Benefits of Occupational Therapy for Children with Autism

3 min read


Children and adults with autism benefit from the support of occupational therapists who teach them new skills and provide them with specialized equipment. Occupational Therapy for Autism can help with better handwriting, play skills, and sensory integration. Along with speech therapy and behavioral therapy, they are one of the three types of therapy that are provided in the school setting the most frequently.

Benefits of Occupational Therapy for Children with Autism

Occupational therapy Role in the Treatment of Autistic Children:

Occupational therapists frequently assist young patients with the physical effects of conditions like cerebral palsy and traumatic brain injury. While many children with autism may not have obvious physical impairments, they still face several difficulties.

  • Weak muscles due to low motor tone.
  • Impairments in the senses of touch, hearing, sight, smell, and taste.
  • Coordination issues due to problems with motor planning.
  • Children with typical development have trouble learning play and life skills due to lacking imitative abilities.
  • The inability to participate in group physical activities due to a lack of social skills commonly develop in youngsters

Occupational Therapy for Childrencan help with these problems (though it won't usually eliminate them). Play therapy, handwriting therapy, sensory integration therapy, social skills treatment, and behavioral therapy are some areas in which occupational therapists can specialize while working with children who have been diagnosed with a disease on the autistic spectrum.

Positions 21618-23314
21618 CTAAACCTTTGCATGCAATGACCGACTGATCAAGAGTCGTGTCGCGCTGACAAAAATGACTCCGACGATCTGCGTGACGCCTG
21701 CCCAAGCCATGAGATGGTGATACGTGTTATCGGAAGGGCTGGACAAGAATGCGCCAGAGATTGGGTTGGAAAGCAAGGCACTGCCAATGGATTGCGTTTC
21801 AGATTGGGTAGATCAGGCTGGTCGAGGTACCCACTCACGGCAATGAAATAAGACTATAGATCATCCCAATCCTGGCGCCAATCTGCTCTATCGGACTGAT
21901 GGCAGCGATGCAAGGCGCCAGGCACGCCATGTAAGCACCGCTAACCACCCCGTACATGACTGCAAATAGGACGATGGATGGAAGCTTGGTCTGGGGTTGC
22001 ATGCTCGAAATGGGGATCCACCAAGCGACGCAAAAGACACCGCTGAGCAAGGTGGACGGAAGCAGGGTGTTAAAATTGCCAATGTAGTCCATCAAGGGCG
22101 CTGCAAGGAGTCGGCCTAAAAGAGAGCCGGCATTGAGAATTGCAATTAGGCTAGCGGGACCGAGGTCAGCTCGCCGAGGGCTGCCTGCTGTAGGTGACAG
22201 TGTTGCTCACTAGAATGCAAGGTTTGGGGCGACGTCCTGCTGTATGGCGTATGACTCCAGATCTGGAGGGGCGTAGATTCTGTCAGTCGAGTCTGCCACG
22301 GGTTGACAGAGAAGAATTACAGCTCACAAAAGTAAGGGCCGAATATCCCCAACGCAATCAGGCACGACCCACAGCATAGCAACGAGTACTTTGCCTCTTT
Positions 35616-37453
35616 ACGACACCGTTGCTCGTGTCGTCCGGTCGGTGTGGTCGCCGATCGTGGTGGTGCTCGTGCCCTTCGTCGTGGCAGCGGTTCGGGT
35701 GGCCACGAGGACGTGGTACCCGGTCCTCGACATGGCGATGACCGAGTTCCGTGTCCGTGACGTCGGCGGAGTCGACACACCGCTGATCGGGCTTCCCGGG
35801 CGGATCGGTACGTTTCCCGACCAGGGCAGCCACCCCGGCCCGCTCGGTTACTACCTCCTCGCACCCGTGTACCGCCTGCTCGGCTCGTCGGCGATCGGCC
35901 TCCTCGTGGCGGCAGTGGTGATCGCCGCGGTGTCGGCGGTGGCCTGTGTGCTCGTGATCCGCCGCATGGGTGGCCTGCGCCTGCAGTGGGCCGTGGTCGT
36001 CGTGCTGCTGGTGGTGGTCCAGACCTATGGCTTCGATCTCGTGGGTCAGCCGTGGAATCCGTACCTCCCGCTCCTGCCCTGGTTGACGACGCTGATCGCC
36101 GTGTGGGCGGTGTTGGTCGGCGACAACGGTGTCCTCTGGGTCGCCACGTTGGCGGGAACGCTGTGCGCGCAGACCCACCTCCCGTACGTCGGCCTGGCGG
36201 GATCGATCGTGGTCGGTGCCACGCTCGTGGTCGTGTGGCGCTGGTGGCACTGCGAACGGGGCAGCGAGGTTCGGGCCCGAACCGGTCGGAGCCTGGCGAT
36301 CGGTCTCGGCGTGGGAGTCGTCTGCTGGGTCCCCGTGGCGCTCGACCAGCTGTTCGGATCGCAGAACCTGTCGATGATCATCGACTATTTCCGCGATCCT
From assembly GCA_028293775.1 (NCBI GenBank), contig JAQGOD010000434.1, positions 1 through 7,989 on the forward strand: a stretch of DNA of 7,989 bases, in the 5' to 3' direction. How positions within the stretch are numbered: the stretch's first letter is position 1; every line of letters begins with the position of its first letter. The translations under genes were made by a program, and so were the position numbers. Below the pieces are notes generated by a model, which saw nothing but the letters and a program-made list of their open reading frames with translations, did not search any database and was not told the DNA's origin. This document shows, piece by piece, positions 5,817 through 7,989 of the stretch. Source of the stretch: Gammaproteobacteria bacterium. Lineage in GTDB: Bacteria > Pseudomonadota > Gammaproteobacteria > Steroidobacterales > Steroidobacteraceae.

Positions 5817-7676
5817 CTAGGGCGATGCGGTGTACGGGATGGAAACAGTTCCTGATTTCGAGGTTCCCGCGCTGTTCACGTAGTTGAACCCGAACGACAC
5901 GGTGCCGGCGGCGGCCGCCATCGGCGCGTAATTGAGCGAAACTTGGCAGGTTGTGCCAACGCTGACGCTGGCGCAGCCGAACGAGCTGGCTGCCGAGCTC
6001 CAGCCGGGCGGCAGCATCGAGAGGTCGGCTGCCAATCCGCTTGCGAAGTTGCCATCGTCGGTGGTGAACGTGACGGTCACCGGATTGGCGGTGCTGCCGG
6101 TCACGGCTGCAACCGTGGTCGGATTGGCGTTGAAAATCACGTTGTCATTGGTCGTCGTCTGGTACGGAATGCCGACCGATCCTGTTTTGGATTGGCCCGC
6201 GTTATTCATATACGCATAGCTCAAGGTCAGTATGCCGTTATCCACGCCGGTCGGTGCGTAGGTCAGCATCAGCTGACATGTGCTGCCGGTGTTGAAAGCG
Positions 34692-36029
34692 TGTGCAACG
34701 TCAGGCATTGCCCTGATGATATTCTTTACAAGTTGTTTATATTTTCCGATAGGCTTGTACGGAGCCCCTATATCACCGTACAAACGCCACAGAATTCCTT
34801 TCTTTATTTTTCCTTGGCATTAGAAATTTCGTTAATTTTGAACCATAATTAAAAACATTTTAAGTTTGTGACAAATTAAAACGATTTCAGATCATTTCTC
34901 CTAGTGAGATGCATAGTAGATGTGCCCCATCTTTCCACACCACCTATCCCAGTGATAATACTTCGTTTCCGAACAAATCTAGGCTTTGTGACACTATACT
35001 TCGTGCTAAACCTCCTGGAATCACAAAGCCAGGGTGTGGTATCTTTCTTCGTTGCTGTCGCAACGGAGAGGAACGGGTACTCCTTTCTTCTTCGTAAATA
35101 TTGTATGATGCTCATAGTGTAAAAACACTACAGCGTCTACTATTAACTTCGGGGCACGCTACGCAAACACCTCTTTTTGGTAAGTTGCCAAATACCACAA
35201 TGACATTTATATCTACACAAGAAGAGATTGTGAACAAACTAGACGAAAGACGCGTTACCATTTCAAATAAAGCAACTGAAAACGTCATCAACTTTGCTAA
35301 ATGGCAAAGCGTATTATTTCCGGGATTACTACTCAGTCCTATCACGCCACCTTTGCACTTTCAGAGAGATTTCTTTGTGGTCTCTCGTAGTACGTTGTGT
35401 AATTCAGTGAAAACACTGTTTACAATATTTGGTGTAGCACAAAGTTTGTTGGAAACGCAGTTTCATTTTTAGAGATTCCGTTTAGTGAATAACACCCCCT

An Occupational Therapist's Approach to Treating Autism:

Children on the autistic spectrum are often seen by occupational therapists at school. They may assist the teacher in the classroom or remove the student for individual attention. Some schools provide "sensory rooms" where kids can play with indoor swings, balls, and trampolines. The therapist may also bring equipment such as exercise balls and jump ropes. Therapists may also:

  • Encourage the youngster to use techniques that will help strengthen their hands, legs, and core.
  • Give them aids like a weighted vest or a big pencil to help them concentrate and complete their work.
  • Participate with the kid in regular school activities, including recess, exercise, art, and music classes

Therapists may visit a child at home if necessary; this is often the case with very young children. They might also collaborate directly with parents, teaching them how to carry on the therapist's work while they're not there.

Adults on the Autism Spectrum and Occupational Therapy:

Adults on the autistic spectrum often benefit fromSpeech and Occupational Therapy. Some people use occupational therapy to learn how to cook, clean, dress, fold clothes, etc. For others, it's a way to relax, get in shape, or improve their leisure activities.

The Search for an Occupational Therapist:

Early intervention and school programs offer free Occupational Therapy Activities for Kidson the autism spectrum. The therapists and the amount of treatment supplied won't be to the parents' liking. Insurance will usually cover at least some private counseling if that's the case.

Your child's school, other parents of children on the autism spectrum, or the local chapter of the Autism Society can all be good places to start looking for referrals when locating a private occupational therapist.


A licensed therapist often establishes a Sensory Integration Therapy for Autism program and then delegates its implementation to an assistant. While a licensed therapist is the best person to determine treatment objectives and methods, many paraprofessionals can effectively support children on the spectrum.




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